Stimulus package or not, the history of past financial crises suggests America can expect grim economic times for a while. In a January working paper from the National Bureau of Economic Research, economists Carmen M. Reinhart of the University of Maryland and Thomas S. Rogoff of Harvard studied eight postwar and two prewar episodes of protracted national financial crises of the sort we now suffer.
While past performance is no guarantee of future bad results, the effects of the current type of economic crisis, as opposed to a typical recession, tend to be grim and long-lasting. From highest point to lowest point, on average over all the calamities studied, real housing prices shrunk 35 percent over six years; equity prices fell 55 percent over three and a half years; unemployment during the downward phase of the cycle rose 7 percentage points over four years; and national output plummeted 9 percent overall in the two-year cycle.
Such financial crises leave big bills to pay. Government debt, studied in only the postwar downturns, rose an average of 86 percent. Lending some credence to the notion that an inflationary housing bubble is the key problem today, Reinhart and Rogoff note that the "housing price decline experienced by the United States to date during the current episode…is already more than twice that registered in the U.S. during the Great Depression." So far output and employment declines have not nearly reached that period's grim results.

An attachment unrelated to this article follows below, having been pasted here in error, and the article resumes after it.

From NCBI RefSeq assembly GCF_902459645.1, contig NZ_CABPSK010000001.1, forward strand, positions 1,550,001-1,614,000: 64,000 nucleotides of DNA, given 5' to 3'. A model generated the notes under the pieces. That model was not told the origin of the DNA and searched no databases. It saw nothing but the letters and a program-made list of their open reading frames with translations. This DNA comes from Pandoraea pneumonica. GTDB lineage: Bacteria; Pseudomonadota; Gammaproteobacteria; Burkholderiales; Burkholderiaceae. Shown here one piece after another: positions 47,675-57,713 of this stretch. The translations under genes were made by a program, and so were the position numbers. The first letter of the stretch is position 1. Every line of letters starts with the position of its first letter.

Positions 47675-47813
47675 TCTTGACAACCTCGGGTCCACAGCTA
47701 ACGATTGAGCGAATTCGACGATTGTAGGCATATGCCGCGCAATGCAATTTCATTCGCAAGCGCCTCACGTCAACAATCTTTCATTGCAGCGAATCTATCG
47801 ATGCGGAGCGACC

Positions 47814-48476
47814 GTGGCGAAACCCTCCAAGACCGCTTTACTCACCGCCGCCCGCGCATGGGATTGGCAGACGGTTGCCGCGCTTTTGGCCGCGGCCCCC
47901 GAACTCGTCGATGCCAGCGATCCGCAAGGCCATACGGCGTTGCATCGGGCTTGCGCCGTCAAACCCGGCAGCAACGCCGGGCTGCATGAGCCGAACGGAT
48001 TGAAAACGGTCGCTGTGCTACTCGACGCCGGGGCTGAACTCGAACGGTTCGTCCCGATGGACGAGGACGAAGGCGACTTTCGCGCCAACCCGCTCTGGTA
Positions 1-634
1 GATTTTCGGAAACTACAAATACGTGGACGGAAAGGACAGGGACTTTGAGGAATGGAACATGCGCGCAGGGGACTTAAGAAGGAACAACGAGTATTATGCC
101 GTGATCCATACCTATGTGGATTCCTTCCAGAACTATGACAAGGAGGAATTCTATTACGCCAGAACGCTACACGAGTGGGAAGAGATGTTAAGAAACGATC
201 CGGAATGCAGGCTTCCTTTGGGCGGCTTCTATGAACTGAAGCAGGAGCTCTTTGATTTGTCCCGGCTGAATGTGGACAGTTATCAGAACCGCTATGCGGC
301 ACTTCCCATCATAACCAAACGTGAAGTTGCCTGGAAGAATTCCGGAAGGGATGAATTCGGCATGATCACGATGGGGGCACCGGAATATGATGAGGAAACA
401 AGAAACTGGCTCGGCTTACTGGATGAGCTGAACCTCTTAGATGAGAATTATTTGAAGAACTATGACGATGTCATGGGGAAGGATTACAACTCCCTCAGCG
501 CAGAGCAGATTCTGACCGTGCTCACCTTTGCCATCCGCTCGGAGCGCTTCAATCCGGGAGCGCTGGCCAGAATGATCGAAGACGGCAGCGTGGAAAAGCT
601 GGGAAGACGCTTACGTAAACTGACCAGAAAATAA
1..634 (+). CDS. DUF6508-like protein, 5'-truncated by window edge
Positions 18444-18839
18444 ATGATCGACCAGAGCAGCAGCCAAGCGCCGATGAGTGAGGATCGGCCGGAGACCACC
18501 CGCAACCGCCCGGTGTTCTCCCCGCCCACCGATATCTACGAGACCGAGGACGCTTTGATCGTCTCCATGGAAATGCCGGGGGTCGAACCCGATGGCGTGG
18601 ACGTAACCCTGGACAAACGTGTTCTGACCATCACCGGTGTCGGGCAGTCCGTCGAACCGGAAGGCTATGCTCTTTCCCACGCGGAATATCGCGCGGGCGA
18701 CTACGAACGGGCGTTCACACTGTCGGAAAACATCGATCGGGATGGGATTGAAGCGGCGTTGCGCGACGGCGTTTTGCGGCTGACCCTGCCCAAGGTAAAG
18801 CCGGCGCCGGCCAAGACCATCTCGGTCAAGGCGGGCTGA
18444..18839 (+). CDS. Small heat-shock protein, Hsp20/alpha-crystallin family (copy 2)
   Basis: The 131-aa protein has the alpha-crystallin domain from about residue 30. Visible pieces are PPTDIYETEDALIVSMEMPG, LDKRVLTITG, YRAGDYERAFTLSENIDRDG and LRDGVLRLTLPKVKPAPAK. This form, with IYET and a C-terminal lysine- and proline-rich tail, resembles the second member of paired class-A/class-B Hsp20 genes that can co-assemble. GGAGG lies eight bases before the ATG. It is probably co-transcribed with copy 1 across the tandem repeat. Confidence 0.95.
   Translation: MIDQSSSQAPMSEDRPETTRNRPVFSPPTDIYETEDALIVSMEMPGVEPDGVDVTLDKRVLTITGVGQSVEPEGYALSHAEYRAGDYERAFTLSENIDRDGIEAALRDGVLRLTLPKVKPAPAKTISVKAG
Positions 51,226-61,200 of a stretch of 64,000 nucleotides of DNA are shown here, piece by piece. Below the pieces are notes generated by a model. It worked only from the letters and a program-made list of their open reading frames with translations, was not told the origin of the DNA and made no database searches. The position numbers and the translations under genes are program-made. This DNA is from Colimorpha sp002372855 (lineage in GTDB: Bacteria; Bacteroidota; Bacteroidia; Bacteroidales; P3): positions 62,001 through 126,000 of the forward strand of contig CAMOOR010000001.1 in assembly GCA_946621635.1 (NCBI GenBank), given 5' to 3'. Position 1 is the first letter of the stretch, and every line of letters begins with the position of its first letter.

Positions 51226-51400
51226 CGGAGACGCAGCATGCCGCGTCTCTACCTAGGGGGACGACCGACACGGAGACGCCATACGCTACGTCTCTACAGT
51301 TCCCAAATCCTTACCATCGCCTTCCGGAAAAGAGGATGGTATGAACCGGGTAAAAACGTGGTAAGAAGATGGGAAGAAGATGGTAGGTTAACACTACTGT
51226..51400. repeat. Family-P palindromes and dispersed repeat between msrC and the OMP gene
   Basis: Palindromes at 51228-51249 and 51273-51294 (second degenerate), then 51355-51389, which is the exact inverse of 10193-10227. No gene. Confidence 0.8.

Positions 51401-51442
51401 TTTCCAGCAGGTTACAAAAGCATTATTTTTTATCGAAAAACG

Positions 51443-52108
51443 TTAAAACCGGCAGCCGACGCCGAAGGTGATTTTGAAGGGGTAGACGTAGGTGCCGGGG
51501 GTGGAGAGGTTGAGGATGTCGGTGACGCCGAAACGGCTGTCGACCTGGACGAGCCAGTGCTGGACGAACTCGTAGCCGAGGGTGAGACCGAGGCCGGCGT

There is a widespread feeling among economists that contemporary improvements in international economic management mean that this downturn might be less severe than past ones. But the authors argue that "one would be wise not to push too far the conceit that we are smarter than our predecessors. A few years back many people would have said that improvements in financial engineering had done much to tame the business cycle and limit the risk of financial contagion."